One-time factors, such as the sale of the air navigation system and the acceleration of EI premium collections, contributed another $2,500 million to deficit reduction. Since neither of these was a new initiative, however, it could be argued that both should have been taken into account in the budget of the previous year. This was especially true of the acceleration of EI premiums, whose impact should not have been difficult to estimate. The sale of the air navigation system was somewhat more problematic, as the date of the deal’s closing could have been subject to uncertainty.

Finally, the government did not need to make use of the contingency reserve, thereby saving another $2,500 million. When added to the newly announced $800-million contribution to the Canada Foundation for Innovation, these factors were expected to lead to a deficit at least $5,300 million below target. At the time of the budget, however, three months remained in the fiscal year, and no data were available for the end-of-year reconciliation. As a result, it was known that the deficit could still fall below $19,000 million.

This budget also acknowledged the improved fiscal position of most Canadian provinces. As with the federal government, the fall in provincial deficits was largely due to reduced program spending, coupled with the benefits associated with lower interest rates. The budget noted that the reduction in interest rates from January 1995 to December 1996 had saved provincial governments a total of $1,800 million, equal to 1.2% of spending. Although Canada still had a debt-to-GDP ratio that was exceeded only by Italy’s among the G-7 nations, our total government deficit was expected to be the lowest in the G-7 starting this year. It was predicted that, as of 1998, Canada would be the only G-7 nation to have a balanced government account when measured on a national accounts basis. This compared favourably with American deficits of more than 1.5% of GDP, German and Japanese deficits of more than 2% of GDP, and deficits in France, the United Kingdom and Italy of 3% or more of GDP.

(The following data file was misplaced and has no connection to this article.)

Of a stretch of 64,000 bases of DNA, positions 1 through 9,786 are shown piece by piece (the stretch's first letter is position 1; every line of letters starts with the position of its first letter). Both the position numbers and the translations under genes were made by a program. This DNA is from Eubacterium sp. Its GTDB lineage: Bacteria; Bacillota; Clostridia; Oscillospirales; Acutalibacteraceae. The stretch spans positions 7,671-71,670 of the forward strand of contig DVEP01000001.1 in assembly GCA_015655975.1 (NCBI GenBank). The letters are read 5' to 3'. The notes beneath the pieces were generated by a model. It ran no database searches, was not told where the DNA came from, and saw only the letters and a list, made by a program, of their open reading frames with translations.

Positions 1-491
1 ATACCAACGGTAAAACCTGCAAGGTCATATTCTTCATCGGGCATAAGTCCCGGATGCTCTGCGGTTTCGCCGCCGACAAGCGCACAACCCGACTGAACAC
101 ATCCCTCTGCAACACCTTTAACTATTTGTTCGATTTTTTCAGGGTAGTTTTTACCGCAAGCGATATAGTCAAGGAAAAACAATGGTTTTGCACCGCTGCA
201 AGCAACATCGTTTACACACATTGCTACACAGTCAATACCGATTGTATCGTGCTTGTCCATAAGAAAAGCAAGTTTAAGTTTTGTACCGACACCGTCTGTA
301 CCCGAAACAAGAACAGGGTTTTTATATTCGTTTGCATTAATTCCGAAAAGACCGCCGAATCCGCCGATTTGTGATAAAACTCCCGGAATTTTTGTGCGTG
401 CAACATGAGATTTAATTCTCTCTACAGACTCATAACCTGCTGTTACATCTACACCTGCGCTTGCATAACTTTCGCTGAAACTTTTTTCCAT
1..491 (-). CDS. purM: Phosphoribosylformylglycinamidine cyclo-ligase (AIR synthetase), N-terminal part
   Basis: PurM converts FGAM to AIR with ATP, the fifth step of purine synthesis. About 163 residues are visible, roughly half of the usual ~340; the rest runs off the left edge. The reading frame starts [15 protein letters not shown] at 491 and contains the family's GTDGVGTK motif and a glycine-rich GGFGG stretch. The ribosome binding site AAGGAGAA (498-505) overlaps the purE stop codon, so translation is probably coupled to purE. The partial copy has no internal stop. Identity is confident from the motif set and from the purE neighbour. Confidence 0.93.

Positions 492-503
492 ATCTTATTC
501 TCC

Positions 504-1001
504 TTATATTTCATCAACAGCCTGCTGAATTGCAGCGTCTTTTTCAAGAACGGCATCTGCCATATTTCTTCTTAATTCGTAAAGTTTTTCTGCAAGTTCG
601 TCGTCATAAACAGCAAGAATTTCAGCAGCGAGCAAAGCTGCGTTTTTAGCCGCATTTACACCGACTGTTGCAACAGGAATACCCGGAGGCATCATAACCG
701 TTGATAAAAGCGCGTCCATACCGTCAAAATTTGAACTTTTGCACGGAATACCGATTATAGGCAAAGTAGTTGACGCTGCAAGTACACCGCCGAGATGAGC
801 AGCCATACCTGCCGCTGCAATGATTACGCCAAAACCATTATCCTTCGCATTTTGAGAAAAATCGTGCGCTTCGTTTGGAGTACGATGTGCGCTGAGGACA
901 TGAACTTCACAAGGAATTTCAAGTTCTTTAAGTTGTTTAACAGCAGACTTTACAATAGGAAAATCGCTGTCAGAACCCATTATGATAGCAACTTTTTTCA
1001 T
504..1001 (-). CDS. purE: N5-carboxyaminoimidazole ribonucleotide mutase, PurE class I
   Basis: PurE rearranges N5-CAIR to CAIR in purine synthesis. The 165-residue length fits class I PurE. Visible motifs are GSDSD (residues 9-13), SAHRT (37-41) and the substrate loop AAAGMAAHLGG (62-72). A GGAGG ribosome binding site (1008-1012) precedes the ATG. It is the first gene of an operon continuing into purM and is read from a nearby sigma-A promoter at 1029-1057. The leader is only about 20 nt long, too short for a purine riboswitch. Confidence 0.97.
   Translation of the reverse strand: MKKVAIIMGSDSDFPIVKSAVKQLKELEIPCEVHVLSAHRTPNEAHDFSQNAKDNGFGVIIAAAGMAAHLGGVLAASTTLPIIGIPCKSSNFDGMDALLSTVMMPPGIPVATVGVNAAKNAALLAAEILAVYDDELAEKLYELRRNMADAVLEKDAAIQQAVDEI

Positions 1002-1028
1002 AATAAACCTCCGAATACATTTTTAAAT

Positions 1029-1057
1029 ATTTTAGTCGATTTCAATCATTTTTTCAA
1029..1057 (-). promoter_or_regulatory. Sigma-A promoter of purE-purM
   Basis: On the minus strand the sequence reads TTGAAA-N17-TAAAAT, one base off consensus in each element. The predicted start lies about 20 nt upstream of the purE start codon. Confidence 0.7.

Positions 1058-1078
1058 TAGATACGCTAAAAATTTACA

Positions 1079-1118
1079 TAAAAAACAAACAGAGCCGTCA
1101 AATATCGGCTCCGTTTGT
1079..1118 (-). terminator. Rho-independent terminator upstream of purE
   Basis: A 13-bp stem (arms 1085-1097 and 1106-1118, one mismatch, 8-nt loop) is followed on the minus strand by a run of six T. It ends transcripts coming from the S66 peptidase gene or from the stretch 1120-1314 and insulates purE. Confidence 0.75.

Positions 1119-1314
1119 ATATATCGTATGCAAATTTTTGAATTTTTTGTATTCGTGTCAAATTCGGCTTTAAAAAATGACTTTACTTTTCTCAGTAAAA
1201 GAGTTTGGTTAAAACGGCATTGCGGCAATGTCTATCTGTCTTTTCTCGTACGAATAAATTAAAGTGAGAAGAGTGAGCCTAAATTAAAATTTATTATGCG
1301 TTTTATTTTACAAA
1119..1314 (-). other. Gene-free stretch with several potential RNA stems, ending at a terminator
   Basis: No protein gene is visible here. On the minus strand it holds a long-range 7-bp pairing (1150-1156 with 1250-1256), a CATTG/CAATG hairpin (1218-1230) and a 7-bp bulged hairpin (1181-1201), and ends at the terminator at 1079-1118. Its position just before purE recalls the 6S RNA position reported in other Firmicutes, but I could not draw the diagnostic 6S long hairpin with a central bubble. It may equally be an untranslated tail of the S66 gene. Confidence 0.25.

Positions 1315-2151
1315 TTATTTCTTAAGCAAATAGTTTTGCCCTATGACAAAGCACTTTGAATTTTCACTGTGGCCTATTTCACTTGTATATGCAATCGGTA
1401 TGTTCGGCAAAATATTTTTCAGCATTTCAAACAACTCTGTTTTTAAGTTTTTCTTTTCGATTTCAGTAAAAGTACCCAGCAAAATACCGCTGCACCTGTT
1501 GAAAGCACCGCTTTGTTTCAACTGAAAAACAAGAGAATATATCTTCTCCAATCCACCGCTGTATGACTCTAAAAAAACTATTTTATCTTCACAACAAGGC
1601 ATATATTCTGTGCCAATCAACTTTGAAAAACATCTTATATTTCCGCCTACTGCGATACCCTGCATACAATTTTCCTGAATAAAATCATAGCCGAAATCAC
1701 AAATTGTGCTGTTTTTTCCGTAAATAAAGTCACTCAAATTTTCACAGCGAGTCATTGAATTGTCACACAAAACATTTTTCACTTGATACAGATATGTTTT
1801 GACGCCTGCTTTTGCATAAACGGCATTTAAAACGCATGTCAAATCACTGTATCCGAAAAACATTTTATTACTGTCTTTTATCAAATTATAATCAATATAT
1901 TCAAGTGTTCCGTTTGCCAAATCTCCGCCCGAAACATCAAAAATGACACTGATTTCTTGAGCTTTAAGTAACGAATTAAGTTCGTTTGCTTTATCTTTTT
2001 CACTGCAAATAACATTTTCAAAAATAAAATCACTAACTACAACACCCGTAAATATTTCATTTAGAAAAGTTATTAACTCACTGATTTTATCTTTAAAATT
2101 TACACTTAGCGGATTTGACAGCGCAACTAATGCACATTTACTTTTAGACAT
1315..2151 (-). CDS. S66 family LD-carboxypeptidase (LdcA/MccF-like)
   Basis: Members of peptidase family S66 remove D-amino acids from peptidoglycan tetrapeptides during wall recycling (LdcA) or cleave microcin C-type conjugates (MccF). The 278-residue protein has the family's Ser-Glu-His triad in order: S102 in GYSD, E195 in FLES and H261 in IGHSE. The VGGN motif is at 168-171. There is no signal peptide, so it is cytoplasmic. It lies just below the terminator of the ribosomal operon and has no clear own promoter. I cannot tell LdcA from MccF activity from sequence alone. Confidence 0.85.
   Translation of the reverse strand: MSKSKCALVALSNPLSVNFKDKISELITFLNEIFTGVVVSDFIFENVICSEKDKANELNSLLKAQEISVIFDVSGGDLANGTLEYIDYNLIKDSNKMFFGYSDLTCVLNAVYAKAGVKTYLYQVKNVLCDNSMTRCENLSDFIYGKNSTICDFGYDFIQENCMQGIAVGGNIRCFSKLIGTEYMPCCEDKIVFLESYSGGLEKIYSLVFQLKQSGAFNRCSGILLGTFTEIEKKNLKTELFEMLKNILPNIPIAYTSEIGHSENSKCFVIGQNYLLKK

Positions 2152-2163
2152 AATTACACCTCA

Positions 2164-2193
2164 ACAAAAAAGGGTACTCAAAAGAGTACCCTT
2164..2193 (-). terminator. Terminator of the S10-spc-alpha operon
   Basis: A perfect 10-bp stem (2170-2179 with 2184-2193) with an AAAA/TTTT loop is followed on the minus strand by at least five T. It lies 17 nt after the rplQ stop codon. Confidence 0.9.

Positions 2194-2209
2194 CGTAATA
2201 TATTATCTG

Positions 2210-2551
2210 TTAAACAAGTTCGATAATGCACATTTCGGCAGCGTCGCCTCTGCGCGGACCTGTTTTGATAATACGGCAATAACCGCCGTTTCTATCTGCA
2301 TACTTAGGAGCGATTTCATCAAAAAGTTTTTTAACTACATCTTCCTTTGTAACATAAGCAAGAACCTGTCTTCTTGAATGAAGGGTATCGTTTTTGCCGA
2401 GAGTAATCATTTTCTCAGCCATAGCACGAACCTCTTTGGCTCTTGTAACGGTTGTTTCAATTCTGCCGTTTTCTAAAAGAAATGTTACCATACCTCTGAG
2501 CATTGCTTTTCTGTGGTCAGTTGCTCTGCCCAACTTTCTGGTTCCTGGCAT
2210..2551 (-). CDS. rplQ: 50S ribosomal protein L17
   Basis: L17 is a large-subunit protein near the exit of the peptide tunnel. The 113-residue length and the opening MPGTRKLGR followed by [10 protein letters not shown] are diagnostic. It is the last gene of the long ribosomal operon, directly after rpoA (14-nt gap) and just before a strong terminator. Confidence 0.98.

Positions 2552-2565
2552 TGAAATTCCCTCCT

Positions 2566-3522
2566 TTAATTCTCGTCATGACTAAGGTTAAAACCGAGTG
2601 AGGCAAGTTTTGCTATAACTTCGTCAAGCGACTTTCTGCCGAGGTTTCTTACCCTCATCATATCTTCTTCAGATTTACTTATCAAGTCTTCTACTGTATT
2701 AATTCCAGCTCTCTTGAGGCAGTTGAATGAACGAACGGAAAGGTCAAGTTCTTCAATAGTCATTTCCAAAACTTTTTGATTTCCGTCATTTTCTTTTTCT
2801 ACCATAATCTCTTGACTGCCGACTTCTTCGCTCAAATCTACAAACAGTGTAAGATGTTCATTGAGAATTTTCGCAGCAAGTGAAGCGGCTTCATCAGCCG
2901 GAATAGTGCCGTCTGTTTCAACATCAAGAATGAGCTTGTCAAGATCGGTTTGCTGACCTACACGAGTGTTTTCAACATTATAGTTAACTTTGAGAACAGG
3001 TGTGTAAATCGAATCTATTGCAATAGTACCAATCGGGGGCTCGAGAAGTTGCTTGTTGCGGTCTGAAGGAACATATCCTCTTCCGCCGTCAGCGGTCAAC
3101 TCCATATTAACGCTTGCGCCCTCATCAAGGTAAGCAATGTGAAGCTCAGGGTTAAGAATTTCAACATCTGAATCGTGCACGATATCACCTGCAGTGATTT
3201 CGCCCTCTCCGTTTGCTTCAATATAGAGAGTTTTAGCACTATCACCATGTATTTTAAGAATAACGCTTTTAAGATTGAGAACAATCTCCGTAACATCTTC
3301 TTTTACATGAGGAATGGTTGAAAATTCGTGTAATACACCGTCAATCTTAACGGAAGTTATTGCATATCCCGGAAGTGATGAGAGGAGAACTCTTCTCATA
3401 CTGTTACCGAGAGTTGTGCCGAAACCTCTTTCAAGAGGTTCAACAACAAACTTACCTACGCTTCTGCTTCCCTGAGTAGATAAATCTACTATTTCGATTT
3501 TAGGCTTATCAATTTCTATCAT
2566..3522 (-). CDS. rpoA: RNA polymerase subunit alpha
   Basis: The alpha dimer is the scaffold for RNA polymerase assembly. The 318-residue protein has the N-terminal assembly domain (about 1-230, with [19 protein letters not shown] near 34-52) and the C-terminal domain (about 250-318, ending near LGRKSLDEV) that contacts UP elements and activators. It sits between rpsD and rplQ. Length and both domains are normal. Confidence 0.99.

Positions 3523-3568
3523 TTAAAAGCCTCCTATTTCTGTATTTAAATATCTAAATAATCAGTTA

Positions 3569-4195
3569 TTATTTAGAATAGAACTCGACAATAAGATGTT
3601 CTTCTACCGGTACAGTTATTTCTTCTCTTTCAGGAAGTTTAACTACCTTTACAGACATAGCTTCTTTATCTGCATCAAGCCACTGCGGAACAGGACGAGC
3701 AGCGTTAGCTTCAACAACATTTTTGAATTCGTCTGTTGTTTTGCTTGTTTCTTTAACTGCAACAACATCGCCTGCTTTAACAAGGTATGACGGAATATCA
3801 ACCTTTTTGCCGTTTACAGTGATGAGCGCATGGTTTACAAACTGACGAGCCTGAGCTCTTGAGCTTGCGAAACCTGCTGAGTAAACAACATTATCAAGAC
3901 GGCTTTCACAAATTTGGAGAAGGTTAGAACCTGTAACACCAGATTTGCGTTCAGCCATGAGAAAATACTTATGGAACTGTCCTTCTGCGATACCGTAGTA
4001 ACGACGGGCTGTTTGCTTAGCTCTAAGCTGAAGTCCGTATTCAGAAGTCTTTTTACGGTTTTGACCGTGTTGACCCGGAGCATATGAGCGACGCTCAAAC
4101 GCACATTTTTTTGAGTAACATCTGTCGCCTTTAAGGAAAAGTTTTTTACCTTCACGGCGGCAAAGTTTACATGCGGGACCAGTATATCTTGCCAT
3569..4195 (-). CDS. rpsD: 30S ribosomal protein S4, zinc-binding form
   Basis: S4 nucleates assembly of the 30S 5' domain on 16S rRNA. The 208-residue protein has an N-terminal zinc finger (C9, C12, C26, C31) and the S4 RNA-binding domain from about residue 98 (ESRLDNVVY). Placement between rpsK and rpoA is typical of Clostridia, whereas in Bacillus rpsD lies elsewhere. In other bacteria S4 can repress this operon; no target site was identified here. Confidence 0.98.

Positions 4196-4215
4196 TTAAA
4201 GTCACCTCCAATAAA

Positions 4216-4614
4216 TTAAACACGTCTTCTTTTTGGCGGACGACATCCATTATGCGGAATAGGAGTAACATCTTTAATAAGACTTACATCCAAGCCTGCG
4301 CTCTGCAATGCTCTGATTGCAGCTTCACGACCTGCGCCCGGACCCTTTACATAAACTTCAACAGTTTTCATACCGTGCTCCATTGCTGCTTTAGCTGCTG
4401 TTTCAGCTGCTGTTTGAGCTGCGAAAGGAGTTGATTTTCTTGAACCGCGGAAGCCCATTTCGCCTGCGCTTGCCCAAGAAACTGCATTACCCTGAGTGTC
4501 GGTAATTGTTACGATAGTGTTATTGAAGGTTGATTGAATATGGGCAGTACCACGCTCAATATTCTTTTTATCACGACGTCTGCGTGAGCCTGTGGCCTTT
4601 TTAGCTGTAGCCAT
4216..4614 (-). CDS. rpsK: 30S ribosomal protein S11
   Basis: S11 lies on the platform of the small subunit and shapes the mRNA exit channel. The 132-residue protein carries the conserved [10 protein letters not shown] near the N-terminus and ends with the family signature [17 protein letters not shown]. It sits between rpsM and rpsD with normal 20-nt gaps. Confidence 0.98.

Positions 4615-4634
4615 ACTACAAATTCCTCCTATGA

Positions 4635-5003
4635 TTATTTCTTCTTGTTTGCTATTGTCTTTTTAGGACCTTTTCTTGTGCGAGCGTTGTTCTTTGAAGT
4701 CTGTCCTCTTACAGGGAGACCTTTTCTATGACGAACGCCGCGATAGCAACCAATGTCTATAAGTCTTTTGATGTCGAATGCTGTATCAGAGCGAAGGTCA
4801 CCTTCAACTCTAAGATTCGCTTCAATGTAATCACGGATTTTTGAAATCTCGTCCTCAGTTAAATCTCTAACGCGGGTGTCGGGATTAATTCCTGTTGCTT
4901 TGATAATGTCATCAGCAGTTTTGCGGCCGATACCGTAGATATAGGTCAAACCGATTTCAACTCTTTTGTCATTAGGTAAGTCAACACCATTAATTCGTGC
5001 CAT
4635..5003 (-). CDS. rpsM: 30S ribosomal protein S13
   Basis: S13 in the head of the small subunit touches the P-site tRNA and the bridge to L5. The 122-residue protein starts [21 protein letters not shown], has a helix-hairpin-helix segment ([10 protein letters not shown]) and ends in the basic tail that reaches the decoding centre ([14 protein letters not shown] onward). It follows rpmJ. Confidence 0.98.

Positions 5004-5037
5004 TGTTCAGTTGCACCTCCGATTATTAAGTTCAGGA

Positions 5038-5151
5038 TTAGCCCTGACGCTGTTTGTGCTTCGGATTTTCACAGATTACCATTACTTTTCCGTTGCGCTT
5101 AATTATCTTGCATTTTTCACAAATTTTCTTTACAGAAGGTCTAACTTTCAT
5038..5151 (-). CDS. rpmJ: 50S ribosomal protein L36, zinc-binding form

This budget continued the government’s use of prudent economic forecasting -- it added 80 basis points to the private sector average for three-month Treasury Bills and 50 basis points to the private sector average for 10-year government bond rates. The government’s forecast for growth was 3.2% in 1997, declining to 2.65% in 1998.

The fiscal year 1996-97 was expected to mark the end of the continual growth in the debt-to-GDP ratio. That ratio was expected to start its decline, resulting in a fall to 73.1% of GDP, down from the peak of 74.4%.

      11. The 1998 Federal Budget

In this budget, the Minister of Finance projected that the budget would be balanced in that fiscal year (1997-98), and that the same would hold true for the next two years of the budget planning cycle. In fact, he did better than he announced; a $3.5 billion surplus was achieved in 1998, something unprecedented in the modern fiscal history of the federal government. According to the budget, the net debt fell to 67.8% of GDP in 1998.

The better-than-expected performance came from $10,000 million in tax revenues above what was anticipated in the previous year’s budget. Much higher corporate income tax receipts and GST revenues accounted for most of this. Program spending was down $3,000 million from the previous year’s projections, largely due to lower EI benefits. Public debt charges were lower than expected, and the $3,000 million contingency reserve was not needed.